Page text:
What are the details?
On Tuesday, Gov. Roy Cooper (D) of North Carolina, Gov. Brian Kemp (R) of Georgia, and Gov. Ralph Northam (D) of Virginia all declared states of emergency as long lines at pumps and rising gas prices hit their states amid shortages and runs on fueling stations.
Kemp said in a statement:
"Today, I signed an executive order suspending the gas tax in Georgia to help with higher prices as a result of the Colonial cyberattack. We are working closely with Colonial and expect for them to recover by the end of the week," Kemp said, adding, "Unfortunately, extensive media coverage has caused people to panic, which has resulted in higher gas prices."
Newsweek reported that according to "energy data collection website Gas Buddy said that five states—Georgia, Florida, South Carolina, North Carolina and Virginia—collectively saw gasoline demand skyrocket more than 40 percent on Monday alone."
On Sunday, the U.S. Department of Transportation announced a regional emergency declaration in response to the cyberattack on the Colonial Pipeline, which the FBI confirmed the next day "was a ransomware attack carried out by criminals belonging to the group known as DarkSide," Fox Business reported.
The Washington Examiner noted that the states impacted by the hack include: Alabama, Arkansas, District of Columbia, Delaware, Florida, Georgia, Kentucky, Louisiana, Maryland, Mississippi, New Jersey, New York, North Carolina, Pennsylvania, South Carolina, Tennessee, Texas, and Virginia.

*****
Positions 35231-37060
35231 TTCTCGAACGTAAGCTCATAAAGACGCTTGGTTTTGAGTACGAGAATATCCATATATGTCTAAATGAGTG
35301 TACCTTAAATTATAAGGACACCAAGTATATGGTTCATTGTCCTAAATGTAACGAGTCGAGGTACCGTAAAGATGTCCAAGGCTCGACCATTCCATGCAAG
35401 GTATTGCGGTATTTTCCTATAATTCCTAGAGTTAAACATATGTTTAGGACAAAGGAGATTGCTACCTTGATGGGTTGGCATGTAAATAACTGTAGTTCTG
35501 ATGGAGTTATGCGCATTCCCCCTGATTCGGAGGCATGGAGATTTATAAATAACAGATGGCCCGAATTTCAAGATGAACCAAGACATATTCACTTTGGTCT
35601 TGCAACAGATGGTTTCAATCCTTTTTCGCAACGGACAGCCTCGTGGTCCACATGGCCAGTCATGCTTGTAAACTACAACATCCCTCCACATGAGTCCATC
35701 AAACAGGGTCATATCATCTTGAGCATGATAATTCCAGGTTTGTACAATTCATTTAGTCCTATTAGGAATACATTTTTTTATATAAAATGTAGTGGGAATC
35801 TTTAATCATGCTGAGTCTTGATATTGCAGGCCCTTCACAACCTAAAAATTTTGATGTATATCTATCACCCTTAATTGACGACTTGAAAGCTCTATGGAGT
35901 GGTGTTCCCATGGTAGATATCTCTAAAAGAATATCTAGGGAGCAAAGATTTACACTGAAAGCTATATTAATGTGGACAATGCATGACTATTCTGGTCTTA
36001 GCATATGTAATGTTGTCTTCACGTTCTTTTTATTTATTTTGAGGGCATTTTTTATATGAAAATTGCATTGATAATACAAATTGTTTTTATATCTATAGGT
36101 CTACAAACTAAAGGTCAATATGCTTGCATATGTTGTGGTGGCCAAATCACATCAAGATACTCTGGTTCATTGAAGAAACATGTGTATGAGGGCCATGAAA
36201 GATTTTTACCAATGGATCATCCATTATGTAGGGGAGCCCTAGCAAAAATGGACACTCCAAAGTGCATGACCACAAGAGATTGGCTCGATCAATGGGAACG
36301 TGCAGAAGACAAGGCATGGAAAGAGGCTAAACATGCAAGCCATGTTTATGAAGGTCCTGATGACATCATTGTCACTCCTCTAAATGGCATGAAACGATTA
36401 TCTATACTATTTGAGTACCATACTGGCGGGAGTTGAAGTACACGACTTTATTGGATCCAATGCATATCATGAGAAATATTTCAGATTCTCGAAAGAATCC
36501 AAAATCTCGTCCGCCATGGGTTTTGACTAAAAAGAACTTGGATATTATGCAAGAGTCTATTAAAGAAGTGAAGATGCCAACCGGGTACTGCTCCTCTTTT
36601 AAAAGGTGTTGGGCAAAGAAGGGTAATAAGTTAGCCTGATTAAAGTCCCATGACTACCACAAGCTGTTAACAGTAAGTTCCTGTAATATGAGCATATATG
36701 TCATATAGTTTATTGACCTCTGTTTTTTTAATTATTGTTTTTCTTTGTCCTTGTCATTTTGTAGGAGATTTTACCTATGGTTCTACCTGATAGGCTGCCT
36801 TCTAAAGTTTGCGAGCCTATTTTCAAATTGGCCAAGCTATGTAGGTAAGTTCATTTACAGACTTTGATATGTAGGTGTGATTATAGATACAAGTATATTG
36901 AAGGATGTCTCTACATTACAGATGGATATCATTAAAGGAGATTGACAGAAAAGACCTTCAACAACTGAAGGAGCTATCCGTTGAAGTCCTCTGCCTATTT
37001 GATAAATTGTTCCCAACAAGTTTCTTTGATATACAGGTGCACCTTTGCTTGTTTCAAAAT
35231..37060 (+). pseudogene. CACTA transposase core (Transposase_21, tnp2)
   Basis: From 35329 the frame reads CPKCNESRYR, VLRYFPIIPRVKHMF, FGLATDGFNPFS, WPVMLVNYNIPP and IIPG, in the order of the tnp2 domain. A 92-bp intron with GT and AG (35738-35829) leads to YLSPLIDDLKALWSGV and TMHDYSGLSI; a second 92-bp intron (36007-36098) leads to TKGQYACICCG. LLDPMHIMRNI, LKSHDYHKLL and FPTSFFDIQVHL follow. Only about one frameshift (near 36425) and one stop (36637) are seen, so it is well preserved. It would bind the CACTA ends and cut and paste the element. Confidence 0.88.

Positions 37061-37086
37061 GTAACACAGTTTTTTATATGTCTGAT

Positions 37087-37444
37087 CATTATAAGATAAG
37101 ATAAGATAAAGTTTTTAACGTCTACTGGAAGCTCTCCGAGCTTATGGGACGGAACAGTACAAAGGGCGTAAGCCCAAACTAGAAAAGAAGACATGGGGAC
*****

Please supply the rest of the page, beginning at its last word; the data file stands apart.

Energy Secretary Jennifer Granholm said during a media briefing Tuesday that the southeastern states are not experiencing shortages, but rather, are facing a "supply crunch."
"It's not that we have a gasoline shortage," Granholm said, according to KXEL-AM. "It's that we have this supply crunch, and that things will be back to normal soon, and that we're asking people not to hoard."
Granholm added, "We have gasoline. We just have to get it to the right places."
The Secretary of Energy then conceded that getting the pipeline back up and running would be the "the best way" to solve the problem, as the DOT considers interim solutions such as the possibility of using rail to move gas into the southeast.
Critics were quick to note that President Joe Biden canceled the Keystone XL pipeline shortly after taking office.